Sacred Geometry – Surge 2019

14 May , 2019  

This annual Design Challenge is a unique event born out of a synergy between the driven team at Surge and the A+D community’s commitment to sustainable design.

Each year, selected design firms compete to design a unique, one of a kind product made completely from sustainable materials. And this year’s theme is Sacred Geometry (download the PDF below for details).

The annual Surge Gala event acts as a competitive platform for design firms to compete and showcase their best, sustainable masterpieces. UAE’s leading design houses spend months honing bespoke creations that will be unveiled at the gala later this year.

Deadline to Register extended to June 16th, 2019
Deadline to Submit Concept Brief extended to July 07th, 2019


The word ‘Geometry’ comes from the Greek words Geos (meaning ‘Earth’) and Metron (meaning ‘to measure’). Sacred geometry ascribes symbolic and sacred meanings to certain geometric shapes and proportions, and is understood to be deeply rooted in the patterns observed in nature, from the basic cells in our bodies to the complex structures of the universe.

Nature’s Design

Many forms observed in nature can be related to geometry for practical reasons, such as resource optimisation. The stunning nautilus, for example, grows at a constant rate, with its shell forming a logarithmic spiral to accommodate that growth without changing shape. Honey bees construct perfect hexagonal cells for their honeycomb.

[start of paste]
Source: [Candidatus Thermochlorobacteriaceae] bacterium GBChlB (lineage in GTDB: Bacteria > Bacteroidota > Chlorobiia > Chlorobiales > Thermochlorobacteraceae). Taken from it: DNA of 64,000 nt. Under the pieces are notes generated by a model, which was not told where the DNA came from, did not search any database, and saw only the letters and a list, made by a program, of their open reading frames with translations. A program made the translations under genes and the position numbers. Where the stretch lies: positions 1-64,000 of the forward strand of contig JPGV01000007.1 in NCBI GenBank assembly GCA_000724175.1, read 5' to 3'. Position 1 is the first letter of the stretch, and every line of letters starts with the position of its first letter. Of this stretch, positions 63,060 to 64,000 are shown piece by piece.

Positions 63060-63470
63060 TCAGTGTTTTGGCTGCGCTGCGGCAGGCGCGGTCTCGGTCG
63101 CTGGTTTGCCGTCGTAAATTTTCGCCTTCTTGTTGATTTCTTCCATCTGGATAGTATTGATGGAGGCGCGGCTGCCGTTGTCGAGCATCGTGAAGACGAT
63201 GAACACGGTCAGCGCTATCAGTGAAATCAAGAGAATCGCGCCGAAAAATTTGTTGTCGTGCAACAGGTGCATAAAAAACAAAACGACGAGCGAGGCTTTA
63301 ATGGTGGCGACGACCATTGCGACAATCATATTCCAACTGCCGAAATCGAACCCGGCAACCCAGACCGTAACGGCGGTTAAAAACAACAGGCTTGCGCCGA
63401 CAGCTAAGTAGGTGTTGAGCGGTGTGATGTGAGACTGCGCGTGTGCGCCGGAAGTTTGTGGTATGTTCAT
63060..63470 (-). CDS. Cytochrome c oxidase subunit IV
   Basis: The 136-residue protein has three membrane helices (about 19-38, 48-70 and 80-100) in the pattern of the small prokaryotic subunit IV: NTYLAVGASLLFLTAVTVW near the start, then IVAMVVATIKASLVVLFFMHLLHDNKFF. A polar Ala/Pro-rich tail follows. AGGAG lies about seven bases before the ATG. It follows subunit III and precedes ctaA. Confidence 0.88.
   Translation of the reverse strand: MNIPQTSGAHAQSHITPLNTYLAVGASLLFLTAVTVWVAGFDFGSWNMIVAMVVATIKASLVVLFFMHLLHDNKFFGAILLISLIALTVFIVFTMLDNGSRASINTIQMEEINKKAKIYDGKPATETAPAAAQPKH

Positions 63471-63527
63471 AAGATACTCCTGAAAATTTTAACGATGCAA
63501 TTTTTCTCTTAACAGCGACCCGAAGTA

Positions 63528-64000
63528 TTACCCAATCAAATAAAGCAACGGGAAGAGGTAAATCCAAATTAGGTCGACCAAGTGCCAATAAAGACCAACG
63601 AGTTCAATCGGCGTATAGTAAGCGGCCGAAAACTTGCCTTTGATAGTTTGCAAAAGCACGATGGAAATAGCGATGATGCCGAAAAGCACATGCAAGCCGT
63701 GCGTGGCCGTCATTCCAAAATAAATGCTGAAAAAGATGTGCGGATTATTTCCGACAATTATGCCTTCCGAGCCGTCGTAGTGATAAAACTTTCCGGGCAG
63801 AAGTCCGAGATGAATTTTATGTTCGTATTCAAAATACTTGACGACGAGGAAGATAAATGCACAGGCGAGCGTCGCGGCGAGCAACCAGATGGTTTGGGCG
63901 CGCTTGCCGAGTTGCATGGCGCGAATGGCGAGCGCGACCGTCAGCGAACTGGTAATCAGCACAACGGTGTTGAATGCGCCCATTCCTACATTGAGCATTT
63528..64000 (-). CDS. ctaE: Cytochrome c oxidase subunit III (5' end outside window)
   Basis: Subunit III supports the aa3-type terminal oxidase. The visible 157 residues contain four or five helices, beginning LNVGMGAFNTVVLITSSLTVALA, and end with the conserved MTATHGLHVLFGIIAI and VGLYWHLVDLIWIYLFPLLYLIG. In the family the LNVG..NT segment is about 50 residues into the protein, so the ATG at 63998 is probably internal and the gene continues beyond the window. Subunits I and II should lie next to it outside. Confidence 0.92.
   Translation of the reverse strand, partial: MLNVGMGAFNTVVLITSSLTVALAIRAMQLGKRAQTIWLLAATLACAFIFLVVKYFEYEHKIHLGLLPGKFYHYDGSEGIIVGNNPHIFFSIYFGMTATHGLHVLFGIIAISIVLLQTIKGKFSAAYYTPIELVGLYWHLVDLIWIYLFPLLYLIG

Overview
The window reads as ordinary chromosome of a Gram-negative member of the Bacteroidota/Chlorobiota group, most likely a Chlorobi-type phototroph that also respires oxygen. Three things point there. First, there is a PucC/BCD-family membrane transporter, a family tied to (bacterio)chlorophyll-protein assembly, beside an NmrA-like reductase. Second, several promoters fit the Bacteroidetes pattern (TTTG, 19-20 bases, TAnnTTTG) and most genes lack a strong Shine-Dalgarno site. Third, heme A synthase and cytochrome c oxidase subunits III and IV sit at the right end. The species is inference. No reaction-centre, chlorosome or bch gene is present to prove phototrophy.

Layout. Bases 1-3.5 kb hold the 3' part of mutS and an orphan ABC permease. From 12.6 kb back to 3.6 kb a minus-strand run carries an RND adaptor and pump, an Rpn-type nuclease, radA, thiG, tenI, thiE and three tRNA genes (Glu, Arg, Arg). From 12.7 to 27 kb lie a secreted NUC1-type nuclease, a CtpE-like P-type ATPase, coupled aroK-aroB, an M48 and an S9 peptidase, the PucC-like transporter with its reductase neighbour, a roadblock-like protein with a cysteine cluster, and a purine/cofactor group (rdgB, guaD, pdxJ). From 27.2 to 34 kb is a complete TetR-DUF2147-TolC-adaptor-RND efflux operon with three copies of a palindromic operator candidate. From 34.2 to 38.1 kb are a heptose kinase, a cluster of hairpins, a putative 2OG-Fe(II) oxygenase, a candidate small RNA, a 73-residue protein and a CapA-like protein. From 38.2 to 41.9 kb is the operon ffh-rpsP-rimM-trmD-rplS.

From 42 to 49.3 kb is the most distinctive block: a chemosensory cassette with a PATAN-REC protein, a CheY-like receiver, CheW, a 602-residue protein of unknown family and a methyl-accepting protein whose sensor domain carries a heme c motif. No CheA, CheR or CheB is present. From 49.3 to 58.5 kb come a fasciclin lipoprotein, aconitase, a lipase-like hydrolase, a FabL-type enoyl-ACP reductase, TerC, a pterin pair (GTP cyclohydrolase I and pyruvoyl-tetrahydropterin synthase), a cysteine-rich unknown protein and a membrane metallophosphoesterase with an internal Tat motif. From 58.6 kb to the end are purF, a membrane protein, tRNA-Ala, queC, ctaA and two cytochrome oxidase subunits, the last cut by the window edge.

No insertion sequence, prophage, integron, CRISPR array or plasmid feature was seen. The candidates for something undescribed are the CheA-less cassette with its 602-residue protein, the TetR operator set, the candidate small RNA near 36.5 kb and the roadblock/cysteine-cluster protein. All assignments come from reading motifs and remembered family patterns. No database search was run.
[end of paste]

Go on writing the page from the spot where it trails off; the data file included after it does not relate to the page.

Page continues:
Human Design

In ancient civilisations, sacred geometry was often used in art and architecture – from simple spirals to more complex forms. Today sacred geometry is still used in the planning and construction of structures, such as churches, temples, mosques, and religious monuments, as well as the creation of religious art.


Living in such fast paced, rapidly growing, urban cities, we are often disconnected from the amazing power and beauty of nature. Designers are challenged to connect these worlds by taking inspiration from sacred geometry patterns, seen in both nature and ancient architecture, and create a functional piece of furniture or lighting. The design should also optimise resources by using recycled*, natural, or even living materials.

*Materials used should be recycled/reclaimed/upcycled and made or sourced in the UAE.


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